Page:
The off-season gives a basketball fan’s mind plenty of room to wander. There are no games, there is no structure, and the overlying principles are theory and speculation. Some of speculation is fueled by necessity (i.e. If I read one more Lamar Odom-related article, I’m going to drive my car off a bridge), some by want (All-Stars are shiny), and hopefully, some from a desire to better understand the dynamics of the NBA.
Fanhood in itself is a practice of otherization; the necessary construction is an Us vs. Them dynamic, with the defining group characteristic being a particular shade of laundry. There are no real nationalistic ties to the enterprise of pro basketball, although the argument could be made that a localized, city-inspired pride has shaped the destinies of more than a few teams. It’s our team versus your team, with little room in between. Whoo-hoo.
But because most fan bases are more concerned with the color of a player’s uniform than all else, lines become blurred and allegiances change quickly. That’s just the nature of an industry where workers are swapped for ballers or dollars. The emotions attached to an outgoing player range from that of long lost lovers, like the fanfare that Steve Nash still receives in Dallas, to misguided feelings of betrayal, such as the inexplicable boos and taunts heaved at Michael Finley. Breaking up is hard to do, but sometimes deciphering the emotions left over is even harder.
Two newly acquired Mavs, Shawn Marion and Tim Thomas, definitely qualified as part of them. Specifically, they were both members of the franchise rival Phoenix Suns, but each also provided a specific and unique nuisance to Mavs teams past. Marion was a hellish defender and freak athlete who terrorized the Mavs with his leak-out speed, Flubber-infused sneaks (yes, I went there), and long arms. He was an irritant and an enemy because he was wearing the wrong uniform. Thomas, on the other hand, made his name in Dallas by taunting the resident superstar. He made some big plays against the Mavs in ’06, but the reason why Tim Thomas made a splash was because he chose to cannonball rather than swan dive. Thomas is brash, he’s cocky, and he directly challenged the Mavs’ best player. And yet Thomas is now a Maverick, and his first three-pointer will be met with a chorus of cheers.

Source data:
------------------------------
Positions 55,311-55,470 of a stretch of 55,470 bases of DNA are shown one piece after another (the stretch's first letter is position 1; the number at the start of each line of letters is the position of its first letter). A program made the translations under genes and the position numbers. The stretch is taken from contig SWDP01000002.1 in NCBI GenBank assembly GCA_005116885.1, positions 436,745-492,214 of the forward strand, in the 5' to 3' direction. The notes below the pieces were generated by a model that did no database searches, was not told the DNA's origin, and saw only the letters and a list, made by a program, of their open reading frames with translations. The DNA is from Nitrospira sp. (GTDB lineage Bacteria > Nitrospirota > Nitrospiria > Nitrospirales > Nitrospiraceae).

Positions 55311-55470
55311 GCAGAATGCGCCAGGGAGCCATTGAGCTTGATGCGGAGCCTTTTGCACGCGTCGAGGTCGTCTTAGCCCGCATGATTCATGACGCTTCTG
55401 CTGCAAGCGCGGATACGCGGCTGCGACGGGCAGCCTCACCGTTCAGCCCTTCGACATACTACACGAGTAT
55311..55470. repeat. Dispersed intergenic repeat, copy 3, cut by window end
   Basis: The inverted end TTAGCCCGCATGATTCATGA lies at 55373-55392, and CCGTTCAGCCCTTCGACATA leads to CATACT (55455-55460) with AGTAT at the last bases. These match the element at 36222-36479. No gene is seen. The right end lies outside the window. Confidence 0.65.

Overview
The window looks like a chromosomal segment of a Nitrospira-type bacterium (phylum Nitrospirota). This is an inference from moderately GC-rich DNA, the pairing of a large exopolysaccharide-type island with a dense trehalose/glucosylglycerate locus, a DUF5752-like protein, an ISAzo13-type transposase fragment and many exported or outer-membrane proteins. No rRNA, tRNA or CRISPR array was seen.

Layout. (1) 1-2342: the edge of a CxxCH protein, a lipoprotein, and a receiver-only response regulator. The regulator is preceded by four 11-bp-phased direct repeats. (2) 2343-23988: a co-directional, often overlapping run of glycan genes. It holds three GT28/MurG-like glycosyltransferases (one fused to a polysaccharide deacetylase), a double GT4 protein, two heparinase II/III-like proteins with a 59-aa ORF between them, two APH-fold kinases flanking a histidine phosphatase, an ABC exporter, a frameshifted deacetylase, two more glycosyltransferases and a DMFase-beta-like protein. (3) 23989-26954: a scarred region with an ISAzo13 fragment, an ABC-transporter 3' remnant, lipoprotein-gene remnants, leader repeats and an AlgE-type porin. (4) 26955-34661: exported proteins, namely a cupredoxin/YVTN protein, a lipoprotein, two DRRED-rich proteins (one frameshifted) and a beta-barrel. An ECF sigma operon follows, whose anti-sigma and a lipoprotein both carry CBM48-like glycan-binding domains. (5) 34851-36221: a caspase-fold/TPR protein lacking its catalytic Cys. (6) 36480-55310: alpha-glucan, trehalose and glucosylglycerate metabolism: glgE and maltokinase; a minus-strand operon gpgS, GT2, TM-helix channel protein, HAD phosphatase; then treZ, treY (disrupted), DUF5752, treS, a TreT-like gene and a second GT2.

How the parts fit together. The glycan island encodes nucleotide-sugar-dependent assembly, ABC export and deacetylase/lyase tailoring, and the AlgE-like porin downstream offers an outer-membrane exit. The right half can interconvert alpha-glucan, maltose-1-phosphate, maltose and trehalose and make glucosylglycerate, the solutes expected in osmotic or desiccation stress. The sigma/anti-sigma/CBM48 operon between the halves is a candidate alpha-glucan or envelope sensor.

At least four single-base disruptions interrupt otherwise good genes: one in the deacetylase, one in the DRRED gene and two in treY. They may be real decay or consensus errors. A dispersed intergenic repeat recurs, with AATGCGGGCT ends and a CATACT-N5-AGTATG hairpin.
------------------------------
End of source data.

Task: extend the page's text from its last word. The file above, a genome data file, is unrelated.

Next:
I’m always curious — and this is where you guys come in — as to when those cheers stop. If not for Thomas, the man who smooched in the face of Maverick pride, then for whom?
Kobe Bryant and Dwyane Wade are two top-level talents that come to mind, but their skills are gaudy enough to turn haters into true believers with a mere change of zip code. The desire to field an incredible basketball team would supercede any hurt feelings MFFLs might still harbor, and Kobe or Wade would be welcomed with open arms. Hugs and kisses, fruit baskets and Jell-O casseroles.
But there is a player out there on the free agent market that would truly test the limits of fan commitment. He’s one of the league’s universal villains, the fruit of the loins of a conference rival, and a personal thorn in the side of Mavs’ fans in particular. In this world, he goes by the name of Bruce Bowen, although many are convinced that his on-court persona is in congress with The Dark Lord himself.
There’s no speculation that the Mavs are interested in Bowen, and I’m not even suggesting that they should be. But I am floating out this scenario to muck things up a bit. Which players, despite their contributions either real or theoretical (Bowen, model citizen though he may be, is hardly the defender he once was), are beyond the pale?
Personally, I’m not so sure the pale exists. In the good ol’ days, teams were a hallowed thing. Rivalry was a team’s life blood and wearing a jersey meant something. That, or a comparatively shallow perspective on teams and the league at large turned local scenes into a propaganda machine. The availability of more and more information through television and the interwebs has made it that much more difficult to demonize players and franchises. Bruce Bowen isn’t just a player with questionable tactics on the court, but also a stand-up guy and that nut from those HEB commercials. Media expansion has turned players into people, which doesn’t bode well for the die-hard separatists.
The lines have been drawn, but they’ve dulled far beyond relevance. But all of this sparks a different debate entirely: if a player’s prior employers matters less than ever, does that make us, as fans of the game, members of a greater enlightenment or simply advocates of an empire of mercenaries?